Friday’s Fare: Beef Stew

This recipe is taken from my upcoming book – Plain & Simple Traditions: Amish & Mennonite Holidays.

Perfect for a cold night!

Beef Stew


  • 2 lbs beef (cubed OR uncooked mini-meatballs)
  • 4 potatoes, peeled and diced
  • 3 carrots, cleaned and diced
  • 2 celery, cleaned sliced
  • 3 onions, chopped (can use pearl onions)
  • 4 tomatoes, diced (can be canned)
  • 1/4 cup water
  • 2 tablespoons Worcestershire sauce (or soy sauce if you don’t have it)*
  • 1 tablespoon brown sugar
  • 1 teaspoon salt
  • 1/2 teaspoon pepper
  • 1 bay leaf
  • 1/2 cup chopped fresh parsley (for serving)
  • Optional spices:

Ground allspice

*Another substitute for soy sauce or Worchester sauce:  Several drops of Tabasco sauce mixed with a quarter of a teaspoon of sugar.*


1.Combine all ingredients in a large pot (or a slow cooker)

2. Stir to combine ingredients

3. Cook on low for 5-6 hours, without stirring.

4. Add parsley just before serving.



Kate Zook’s Diary

Two Weeks Before An Amish Buggy Ride

Yesterday, I found David in the hayloft. He was sleeping instead of doing afternoon chores. I tried to wake him, but it was near impossible. He pushed me away and said something that wasn’t very kind. I left him there, a horse blanket covering him so he wouldn’t catch a cold, and finished his chores.

Daed saw me. I’m ever so grateful that he didn’t ask me where David was and why I was doing the barn chores. I don’t know what I would have said. It would break Daed’s heart if he knew that David was drinking alcohol so much.

At supper, Becca asked why David wasn’t there and Miriam commented about Ruth. I reckon everyone knows that secret, that they are courting. Only I knew that he was not visiting with Ruth and that he slept under a dirty horse blanket on a pile of hay. I felt terribly awful, knowing something and not telling Maem or Daed. I just don’t want them hurt. They seem preoccupied enough lately.

I’ll try to talk to David tomorrow when he’s feeling better.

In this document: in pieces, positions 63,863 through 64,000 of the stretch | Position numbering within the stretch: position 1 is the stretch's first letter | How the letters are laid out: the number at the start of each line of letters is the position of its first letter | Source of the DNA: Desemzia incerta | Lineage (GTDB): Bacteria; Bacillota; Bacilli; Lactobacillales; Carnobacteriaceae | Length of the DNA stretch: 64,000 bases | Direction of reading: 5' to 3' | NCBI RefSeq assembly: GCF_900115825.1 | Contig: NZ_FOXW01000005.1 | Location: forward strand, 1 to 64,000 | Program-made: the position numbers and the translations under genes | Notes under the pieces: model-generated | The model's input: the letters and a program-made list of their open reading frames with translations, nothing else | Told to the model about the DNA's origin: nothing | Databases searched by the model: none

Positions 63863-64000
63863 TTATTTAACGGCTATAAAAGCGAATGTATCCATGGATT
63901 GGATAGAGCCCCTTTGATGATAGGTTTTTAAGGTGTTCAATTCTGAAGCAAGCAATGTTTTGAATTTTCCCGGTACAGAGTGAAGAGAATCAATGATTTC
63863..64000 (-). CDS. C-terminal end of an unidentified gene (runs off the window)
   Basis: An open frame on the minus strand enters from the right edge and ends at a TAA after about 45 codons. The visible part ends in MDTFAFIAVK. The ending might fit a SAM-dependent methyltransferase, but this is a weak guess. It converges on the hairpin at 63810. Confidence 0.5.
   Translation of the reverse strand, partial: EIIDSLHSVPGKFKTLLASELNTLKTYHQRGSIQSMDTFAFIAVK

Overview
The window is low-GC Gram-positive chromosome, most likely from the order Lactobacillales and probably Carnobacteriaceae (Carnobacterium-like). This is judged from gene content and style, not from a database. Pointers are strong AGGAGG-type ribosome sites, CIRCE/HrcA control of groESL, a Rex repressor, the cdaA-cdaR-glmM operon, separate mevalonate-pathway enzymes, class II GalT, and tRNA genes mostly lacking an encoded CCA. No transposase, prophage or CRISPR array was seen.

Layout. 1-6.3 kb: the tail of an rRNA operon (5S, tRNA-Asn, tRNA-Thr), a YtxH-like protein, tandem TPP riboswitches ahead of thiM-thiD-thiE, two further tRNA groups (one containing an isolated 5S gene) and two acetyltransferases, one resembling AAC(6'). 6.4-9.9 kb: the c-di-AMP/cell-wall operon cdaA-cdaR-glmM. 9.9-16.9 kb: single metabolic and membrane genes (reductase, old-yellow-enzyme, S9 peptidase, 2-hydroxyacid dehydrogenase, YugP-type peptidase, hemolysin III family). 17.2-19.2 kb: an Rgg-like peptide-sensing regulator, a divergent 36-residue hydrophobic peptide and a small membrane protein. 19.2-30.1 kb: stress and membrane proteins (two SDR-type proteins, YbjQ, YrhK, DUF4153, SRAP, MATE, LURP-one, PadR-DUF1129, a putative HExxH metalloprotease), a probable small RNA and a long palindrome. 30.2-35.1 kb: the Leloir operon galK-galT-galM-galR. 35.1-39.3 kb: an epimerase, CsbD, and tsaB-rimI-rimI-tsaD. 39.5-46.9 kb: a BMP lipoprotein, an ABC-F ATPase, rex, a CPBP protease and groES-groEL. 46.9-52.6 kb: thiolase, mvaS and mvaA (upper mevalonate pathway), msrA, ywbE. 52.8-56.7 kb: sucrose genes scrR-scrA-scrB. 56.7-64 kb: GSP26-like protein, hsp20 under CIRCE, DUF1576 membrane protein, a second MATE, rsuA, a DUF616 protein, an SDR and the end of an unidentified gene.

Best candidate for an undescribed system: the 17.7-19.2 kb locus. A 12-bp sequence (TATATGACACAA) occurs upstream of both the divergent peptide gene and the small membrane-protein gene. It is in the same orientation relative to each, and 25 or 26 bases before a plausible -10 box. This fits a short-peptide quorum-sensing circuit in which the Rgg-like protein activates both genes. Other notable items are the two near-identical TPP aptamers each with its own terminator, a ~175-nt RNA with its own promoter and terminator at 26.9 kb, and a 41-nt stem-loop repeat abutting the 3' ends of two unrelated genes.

sarah price

Wednesday’s Wanderer: Author Marta Perry


When I was working on the concept for my new series of Amish books from Berkley, I happened across some letters written by a young Amish man in the early years of World War II. I was fascinated, but also convinced that the idea wouldn’t fit into my stories. I write about contemporary Amish. I’ve never written historical fiction. It was impossible.

Fortunately or unfortunately, the idea wouldn’t go away, and as my imagination began to play with the concept, I realized that it wouldn’t leave me alone until I’d written about it! This was the seed that turned into my Keepers of the Promise series, with Book One, THE FORGIVEN, out now. In it,  a contemporary story entwines with a story from the main character’s family that happened during the 1940s.


One of the problems I saw about writing something set in the past was that a few generations ago in rural America, the Amish weren’t that different from everyone else. To my surprise, that turned out to be an advantage. I’m old enough (Shh, don’t tell anyone!) to remember the ‘40s. One of my happiest adventures when I was a small child was visiting my aunt and uncle on the family farm. The farm was seven miles from the nearest village out a winding gravel road. No electricity, no running water, no inside toilets. My mother probably missed her modern appliances on those visits, but to a child, it was a fascinating time.

Uncle Harley took me to explore the cold cellar—a cave-like structure built into the side of a hill to keep perishable foods cold. Aunt Evelyn let me work the hand pump to draw water for cooking. And a bath meant heating up water on the wood stove and hoping I could get clean before the water got cold! At night, snuggled into a feather bed under  a handmade quilt, I watched shadows dancing on the walls from the flickering oil lamp until I drifted into dreams.

So when I began writing the 1940s sections of THE FORGIVEN, all I had to do was let my memories of those visits swim to the surface, until I could plainly see the farm where Anna lived—the clapboard house, barn, scattering of outbuildings, and the quiet peace that surrounded it.

But Anna didn’t live in peaceful times. For the Amish, the advent of the Second World War brought one of their most powerful religious beliefs into question. How does a pacifist live as a patriotic citizen in a time when the world is at war? For Anna, her family, and her beloved, the question was very real and very agonizing. And for Rebecca, looking back at her ancestor from today, the answers gave her the courage and faith to become another Keeper of the Promise.


publicity photoA lifetime spent in rural Pennsylvania, where she still lives, and her own Pennsylvania Dutch roots led Marta Perry to write about the Plain People and their rich heritage in her current fiction series for Berkley Books and HQN Books. Marta is the author of over fifty books, with another eight books scheduled to be released over the next two years. The three-time Rita finalist has over six million copies of her books in print.

Marta is a member of RWA, Faith, Hope and Love, and Pennwriters. When she’s not writing, she and her husband enjoy traveling, gardening, and spending time with their six beautiful grandchildren.